If you belong to more than one nonprofit board you may have noticed that each one may present a somewhat different set of financial information at board meetings. Do you know what is the appropriate information to present and examine? In order to comply with your fiduciary duty, you should be presented with complete, accurate, and timely financial information. But how do you know that is what you are receiving?
Timeliness – Propose to the board secretary that meetings are set after the closing of each fiscal quarter. This allows sufficient time for management to prepare a set of financial statements that reflect the activity and position through that fiscal quarter. The board should be reviewing financial statements at least quarterly and it makes most sense to review three months at a time.
Accuracy – Are the financial statements prepared on the accrual basis of accounting? You should request that they are since that is the most accurate representation of the organization’s activities and financial position. Are there closings and reconciliations done for each major account in the financial statements?
Completeness – Accounting has two sides and each side needs to be presented for a complete picture. The Statement of Financial Position (equivalent to the Balance Sheet) presents the position of assets, liabilities and net assets (equivalent to equity) of the organization. The Statement of Activities with columns for each net assets with donor restrictions and net assets without donor restrictions should present the results of activities for the year-to-date. Beware of Profit & Loss reports without columns for each class of net assets since it does not present a full picture. For organizations that do not have donor restrictions, the statement can contain only one column but make sure it states that it only represents net assets without donor restrictions. If you are presented with only one of these statements, you may not have important information to discern problems present on the other side. If you are presented a Profit & Loss without these columns, you may be given a skewed view of the results of operations. For example, if the organization just booked a multi-year grant this year, the statement shows a healthy profit as a result, hiding an operational deficit.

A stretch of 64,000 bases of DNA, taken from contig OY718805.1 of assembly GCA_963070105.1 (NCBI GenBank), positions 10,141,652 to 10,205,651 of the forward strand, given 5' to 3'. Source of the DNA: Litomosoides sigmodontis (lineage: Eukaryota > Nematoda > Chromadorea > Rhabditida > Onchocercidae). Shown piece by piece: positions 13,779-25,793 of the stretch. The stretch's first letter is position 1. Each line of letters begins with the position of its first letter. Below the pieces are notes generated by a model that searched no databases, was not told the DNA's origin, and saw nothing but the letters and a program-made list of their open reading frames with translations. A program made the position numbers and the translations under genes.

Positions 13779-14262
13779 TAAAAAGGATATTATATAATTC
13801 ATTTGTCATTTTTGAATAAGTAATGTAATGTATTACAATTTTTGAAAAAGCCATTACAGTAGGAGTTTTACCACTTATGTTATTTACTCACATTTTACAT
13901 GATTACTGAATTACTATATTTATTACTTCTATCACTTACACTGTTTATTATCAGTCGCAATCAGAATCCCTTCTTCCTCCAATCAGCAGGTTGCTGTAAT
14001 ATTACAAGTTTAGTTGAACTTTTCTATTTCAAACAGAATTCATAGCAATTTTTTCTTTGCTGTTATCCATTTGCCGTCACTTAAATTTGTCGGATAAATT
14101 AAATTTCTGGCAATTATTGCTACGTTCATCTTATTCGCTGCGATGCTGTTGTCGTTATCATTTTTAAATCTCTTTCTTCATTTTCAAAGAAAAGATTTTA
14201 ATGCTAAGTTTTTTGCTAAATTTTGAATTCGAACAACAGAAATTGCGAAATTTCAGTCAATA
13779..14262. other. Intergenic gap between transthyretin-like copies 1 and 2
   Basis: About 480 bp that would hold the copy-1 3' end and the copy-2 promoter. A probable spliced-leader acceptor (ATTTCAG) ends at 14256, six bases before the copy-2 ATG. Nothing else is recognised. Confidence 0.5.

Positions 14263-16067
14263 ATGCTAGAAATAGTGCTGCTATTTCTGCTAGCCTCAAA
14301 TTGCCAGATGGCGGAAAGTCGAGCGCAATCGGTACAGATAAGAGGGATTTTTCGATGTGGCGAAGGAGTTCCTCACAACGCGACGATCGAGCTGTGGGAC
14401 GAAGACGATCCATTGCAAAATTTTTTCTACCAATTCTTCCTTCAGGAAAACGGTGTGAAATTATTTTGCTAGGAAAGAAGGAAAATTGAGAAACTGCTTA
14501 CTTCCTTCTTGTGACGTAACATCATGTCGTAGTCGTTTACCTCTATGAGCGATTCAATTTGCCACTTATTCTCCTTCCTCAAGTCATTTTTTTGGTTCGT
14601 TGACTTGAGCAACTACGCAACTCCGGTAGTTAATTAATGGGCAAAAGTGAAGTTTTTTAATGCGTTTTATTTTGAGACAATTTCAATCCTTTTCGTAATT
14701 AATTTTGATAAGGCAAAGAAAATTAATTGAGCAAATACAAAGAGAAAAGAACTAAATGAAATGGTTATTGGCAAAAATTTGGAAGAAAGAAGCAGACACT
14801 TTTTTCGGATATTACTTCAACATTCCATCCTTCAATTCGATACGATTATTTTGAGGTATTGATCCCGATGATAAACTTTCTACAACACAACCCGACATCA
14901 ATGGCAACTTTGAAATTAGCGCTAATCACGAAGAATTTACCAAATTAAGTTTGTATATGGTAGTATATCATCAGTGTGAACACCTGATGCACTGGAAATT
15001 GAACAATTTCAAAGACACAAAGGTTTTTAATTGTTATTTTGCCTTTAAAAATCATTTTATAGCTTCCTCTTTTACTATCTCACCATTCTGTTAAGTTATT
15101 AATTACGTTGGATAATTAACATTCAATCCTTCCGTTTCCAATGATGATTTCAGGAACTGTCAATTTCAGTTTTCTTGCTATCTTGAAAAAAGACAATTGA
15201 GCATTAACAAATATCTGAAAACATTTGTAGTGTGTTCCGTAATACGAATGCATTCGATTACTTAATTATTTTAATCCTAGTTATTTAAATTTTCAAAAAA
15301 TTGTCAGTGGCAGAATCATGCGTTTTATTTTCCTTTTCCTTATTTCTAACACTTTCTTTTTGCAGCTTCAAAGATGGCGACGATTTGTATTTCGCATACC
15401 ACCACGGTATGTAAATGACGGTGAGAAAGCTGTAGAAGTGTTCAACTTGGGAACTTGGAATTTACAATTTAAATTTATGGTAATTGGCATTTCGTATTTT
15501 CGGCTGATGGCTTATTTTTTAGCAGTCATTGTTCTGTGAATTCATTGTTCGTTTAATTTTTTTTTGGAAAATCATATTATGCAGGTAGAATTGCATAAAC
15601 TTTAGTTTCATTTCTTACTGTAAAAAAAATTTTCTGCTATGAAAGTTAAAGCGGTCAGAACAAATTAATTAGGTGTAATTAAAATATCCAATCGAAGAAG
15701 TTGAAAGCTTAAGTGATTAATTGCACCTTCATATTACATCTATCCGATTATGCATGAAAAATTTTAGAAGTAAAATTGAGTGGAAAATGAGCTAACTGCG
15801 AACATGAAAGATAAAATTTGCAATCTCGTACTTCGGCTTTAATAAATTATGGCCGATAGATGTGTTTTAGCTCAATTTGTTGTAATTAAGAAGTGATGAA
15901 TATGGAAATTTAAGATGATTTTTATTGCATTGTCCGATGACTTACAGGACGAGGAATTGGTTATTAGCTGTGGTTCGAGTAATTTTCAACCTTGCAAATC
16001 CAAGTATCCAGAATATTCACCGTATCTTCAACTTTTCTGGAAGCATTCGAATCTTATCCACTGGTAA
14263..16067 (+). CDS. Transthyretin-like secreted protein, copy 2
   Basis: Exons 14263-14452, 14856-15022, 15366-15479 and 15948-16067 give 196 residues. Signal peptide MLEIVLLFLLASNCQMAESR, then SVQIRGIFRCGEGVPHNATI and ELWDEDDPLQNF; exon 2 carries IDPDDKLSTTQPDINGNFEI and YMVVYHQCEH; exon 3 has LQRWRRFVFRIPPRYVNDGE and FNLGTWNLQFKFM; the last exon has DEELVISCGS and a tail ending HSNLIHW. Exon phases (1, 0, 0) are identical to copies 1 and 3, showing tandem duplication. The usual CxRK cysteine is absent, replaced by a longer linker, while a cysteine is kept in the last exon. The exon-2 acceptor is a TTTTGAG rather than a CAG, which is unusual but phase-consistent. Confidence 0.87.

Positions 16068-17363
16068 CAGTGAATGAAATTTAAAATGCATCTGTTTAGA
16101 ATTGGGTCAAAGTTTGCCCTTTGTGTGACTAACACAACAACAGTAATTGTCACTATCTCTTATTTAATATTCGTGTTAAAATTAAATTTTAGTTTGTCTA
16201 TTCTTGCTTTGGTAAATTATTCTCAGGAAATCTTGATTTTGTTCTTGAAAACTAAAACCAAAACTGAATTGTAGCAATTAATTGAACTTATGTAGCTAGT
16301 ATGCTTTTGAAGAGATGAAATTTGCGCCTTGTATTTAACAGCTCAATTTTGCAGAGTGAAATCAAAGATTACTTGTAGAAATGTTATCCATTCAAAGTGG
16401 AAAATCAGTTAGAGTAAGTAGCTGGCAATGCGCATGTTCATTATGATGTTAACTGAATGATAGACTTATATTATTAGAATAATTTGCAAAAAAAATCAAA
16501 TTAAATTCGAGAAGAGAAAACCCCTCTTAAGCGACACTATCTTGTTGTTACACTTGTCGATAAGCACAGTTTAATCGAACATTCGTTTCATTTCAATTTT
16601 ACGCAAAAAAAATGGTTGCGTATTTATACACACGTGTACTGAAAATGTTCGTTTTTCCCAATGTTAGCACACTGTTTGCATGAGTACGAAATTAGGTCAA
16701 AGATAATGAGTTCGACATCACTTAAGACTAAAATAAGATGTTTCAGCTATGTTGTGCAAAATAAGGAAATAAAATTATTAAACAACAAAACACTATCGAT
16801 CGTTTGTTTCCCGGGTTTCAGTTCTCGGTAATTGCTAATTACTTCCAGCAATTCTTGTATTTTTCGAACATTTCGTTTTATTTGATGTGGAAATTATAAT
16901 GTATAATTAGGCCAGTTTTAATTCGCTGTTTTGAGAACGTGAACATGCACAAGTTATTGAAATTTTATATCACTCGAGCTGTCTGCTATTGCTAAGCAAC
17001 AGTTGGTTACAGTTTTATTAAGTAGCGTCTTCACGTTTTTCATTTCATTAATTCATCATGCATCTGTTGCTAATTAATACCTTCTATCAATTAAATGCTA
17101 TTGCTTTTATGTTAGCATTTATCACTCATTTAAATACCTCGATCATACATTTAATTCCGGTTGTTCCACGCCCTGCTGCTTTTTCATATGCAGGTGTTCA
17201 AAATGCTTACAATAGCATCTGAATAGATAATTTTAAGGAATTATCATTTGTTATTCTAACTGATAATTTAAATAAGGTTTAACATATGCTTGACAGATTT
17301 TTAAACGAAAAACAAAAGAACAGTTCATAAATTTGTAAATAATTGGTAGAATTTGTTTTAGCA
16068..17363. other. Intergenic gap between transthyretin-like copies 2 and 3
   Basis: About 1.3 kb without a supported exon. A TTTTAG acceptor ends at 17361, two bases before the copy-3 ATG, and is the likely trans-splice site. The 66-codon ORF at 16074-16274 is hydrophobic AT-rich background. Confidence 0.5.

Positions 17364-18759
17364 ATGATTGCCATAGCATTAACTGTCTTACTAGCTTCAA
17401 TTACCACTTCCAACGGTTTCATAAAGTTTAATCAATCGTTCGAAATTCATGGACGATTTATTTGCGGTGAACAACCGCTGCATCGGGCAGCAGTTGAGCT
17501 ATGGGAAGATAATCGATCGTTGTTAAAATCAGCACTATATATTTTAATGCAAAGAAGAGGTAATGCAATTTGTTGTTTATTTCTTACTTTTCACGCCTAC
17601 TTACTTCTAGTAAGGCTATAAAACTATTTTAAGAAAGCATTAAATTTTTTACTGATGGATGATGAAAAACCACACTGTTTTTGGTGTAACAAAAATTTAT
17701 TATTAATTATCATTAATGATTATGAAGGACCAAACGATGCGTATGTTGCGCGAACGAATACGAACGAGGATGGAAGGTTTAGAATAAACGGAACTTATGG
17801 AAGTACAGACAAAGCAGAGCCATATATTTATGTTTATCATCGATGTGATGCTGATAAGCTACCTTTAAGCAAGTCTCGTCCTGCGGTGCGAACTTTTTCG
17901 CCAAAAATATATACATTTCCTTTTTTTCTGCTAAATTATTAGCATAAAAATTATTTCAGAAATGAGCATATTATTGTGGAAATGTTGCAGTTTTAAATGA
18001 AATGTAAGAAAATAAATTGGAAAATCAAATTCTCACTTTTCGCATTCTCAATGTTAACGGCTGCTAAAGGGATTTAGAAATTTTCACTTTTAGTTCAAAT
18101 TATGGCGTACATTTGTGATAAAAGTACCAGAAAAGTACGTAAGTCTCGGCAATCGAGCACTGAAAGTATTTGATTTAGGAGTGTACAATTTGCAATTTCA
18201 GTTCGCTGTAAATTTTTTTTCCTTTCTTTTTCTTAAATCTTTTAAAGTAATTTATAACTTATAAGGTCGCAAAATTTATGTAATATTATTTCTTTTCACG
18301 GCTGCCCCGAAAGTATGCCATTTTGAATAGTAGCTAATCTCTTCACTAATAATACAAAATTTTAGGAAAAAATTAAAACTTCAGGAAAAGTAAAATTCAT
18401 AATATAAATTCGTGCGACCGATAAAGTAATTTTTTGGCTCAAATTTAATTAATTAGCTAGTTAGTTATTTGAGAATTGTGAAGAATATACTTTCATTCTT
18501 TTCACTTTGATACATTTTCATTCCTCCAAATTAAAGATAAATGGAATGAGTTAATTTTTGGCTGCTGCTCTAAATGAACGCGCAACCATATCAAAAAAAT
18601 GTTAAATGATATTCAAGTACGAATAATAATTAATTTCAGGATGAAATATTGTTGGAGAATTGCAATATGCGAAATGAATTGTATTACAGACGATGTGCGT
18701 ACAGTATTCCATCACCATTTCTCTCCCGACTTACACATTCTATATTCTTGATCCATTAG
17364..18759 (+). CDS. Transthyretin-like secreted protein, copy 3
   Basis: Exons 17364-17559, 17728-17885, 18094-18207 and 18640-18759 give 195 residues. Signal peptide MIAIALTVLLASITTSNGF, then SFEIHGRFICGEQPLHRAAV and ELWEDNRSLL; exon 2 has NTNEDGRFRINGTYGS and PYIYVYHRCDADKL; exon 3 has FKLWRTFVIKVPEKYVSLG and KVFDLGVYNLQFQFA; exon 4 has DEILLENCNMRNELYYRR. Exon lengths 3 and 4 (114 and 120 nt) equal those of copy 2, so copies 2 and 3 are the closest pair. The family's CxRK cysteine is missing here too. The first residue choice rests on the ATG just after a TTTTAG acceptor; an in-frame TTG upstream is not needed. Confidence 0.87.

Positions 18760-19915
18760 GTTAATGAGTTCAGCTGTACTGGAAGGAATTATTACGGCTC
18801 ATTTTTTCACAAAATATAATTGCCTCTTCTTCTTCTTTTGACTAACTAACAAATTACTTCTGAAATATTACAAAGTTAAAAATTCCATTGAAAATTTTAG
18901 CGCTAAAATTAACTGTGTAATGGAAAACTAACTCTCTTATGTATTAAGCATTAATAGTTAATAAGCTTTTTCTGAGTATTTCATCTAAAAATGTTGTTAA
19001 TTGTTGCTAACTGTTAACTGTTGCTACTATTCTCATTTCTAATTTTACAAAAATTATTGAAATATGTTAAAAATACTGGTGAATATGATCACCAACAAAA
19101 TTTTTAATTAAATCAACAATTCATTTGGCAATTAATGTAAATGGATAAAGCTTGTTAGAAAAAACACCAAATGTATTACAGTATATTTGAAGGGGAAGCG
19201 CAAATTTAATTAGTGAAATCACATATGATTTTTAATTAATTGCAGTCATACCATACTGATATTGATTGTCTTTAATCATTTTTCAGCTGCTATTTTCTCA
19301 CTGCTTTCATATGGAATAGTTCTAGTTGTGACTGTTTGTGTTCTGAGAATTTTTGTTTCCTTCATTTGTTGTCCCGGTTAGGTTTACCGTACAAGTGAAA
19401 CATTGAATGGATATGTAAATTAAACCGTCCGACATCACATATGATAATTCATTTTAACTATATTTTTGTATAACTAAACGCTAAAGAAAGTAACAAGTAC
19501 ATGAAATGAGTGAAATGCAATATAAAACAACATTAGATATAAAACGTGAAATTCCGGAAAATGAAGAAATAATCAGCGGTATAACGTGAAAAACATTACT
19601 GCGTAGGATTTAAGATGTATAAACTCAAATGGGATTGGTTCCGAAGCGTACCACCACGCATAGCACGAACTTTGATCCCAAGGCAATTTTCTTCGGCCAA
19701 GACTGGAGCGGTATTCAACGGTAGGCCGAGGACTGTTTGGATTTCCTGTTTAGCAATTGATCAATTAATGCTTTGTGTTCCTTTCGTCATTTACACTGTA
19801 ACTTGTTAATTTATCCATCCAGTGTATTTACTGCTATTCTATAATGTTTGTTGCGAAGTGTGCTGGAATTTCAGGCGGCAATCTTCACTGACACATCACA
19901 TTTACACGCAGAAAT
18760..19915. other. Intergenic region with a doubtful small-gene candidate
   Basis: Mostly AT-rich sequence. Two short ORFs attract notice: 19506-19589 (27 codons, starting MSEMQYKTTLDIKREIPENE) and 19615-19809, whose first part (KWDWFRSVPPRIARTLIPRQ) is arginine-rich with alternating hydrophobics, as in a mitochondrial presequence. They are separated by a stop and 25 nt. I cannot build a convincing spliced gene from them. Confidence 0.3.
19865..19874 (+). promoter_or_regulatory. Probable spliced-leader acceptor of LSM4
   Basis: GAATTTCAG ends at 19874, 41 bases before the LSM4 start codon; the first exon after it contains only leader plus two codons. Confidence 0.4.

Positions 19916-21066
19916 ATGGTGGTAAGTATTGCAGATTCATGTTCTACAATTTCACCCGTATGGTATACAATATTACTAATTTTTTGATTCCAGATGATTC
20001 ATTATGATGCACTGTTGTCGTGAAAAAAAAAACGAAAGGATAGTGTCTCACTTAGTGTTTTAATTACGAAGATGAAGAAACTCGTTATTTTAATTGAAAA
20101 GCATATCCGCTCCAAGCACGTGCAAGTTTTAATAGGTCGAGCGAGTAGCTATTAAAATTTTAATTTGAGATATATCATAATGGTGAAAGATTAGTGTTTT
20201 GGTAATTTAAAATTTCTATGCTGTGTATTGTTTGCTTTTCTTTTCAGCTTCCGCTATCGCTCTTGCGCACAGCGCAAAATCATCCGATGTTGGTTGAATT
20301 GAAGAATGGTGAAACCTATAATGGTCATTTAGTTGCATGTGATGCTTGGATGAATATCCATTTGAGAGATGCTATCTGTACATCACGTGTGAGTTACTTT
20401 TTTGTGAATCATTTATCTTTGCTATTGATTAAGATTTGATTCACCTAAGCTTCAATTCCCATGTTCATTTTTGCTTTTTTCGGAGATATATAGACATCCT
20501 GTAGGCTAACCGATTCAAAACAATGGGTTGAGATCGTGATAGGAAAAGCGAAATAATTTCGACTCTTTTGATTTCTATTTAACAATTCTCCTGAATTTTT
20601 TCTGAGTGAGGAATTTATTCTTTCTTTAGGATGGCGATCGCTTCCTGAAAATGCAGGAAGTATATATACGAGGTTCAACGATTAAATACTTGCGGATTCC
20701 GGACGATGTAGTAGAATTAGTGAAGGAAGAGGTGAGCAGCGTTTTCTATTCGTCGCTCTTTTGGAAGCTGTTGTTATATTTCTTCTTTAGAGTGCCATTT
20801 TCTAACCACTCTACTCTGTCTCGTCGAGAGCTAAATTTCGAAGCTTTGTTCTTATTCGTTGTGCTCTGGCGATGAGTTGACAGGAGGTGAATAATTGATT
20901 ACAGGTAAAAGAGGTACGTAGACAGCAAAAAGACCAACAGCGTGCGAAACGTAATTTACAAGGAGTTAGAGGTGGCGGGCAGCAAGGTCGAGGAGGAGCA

Accountability – Insist on reviewing a budget to actual report and on having explanations for the line items with variances of over 10%. The budget approved by the Board is the roadmap for the organization’s management and you want to monitor that this is properly followed.
Dashboards – Dashboards can be presented, but should not be considered as replacements for the basic financial reports listed above. They can enhance the presentation, but do not replace the breadth of information provided by a full set of financial reports.
Even if you do not fully understand the financial statements, receiving a complete set at each meeting promotes accountability and if necessary, allows you to consult with a professional for an opinion on potential issues or the general financial health of the organization for which you have a fiduciary duty.